Wednesday, July 21, 2010

"Cruel and Barbarous Treatment." Mary McCarthy.

Review: Case history of an extra-marital love affair. Perceptions of the wife who is “engineering” the affair—manipulating lover, husband and friends in a self-directed scenario. In the end she is still playing the role, imagining how others will see her. The whole thing is coolly calculated.

Quote: “She could not bear to hurt her husband…. This was true, and yet she knew that being a potential divorcee was deeply pleasurable in somewhat the same way that being an engaged girl had been.”

Quote: “…and, if she gloated at all, it was over her fine restraint in not gloating.”

Quote: “She got no fun, she told the Young Man, out of putting horns on her darling’s [husband’s] head….”

Quote: “She was not disappointed. She told him at breakfast in a fashionable restaurant, because, she said, he would be better able to control his feelings in public. When he called at once for the check, she had a spasm of alarm lest in an access of brutality or grief he leave her there alone, conspicuous, nay, as it were unfulfilled.”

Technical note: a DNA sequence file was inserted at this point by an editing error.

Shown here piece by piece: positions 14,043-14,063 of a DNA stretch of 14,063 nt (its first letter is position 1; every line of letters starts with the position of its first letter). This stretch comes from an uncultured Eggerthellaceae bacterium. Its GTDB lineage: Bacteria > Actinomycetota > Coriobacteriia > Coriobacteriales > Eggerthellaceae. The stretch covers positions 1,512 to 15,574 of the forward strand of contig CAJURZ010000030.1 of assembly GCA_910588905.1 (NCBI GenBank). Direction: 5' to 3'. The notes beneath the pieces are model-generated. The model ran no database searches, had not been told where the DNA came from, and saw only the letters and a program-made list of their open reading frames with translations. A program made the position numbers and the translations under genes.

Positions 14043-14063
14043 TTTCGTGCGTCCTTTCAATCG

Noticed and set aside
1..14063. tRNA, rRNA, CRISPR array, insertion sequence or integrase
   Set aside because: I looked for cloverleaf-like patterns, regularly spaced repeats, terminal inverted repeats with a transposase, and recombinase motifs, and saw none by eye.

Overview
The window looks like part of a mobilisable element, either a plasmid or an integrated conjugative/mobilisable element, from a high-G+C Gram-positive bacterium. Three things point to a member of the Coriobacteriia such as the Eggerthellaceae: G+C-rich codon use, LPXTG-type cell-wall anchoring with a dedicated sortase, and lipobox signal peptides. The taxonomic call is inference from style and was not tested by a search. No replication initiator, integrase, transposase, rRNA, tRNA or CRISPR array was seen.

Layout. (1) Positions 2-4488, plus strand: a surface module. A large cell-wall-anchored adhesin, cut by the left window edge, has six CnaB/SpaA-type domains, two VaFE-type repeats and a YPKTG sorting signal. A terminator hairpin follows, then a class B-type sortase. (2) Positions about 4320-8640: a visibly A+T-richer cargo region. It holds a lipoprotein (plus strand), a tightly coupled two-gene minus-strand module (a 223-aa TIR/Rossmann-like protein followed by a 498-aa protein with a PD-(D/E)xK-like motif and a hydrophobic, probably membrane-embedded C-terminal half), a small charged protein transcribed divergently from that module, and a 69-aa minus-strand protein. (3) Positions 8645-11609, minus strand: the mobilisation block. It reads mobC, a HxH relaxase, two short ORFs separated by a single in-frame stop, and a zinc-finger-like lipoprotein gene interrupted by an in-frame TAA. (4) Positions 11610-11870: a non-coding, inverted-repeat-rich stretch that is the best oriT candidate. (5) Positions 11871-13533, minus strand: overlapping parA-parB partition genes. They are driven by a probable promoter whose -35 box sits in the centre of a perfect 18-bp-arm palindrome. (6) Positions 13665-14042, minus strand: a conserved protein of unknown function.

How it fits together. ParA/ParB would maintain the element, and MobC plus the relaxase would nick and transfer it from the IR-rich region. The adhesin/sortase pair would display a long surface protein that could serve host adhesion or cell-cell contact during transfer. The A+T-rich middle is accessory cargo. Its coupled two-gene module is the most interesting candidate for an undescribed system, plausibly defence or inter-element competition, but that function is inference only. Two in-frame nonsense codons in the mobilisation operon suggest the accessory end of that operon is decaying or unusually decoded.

Quote: “Terrified, she wondered whether she had not already prolonged the dream beyond its natural limits….”

Short Story Masterpieces. Ed. RP Warren and A. Erskine. New York: Dell Books. 1954.

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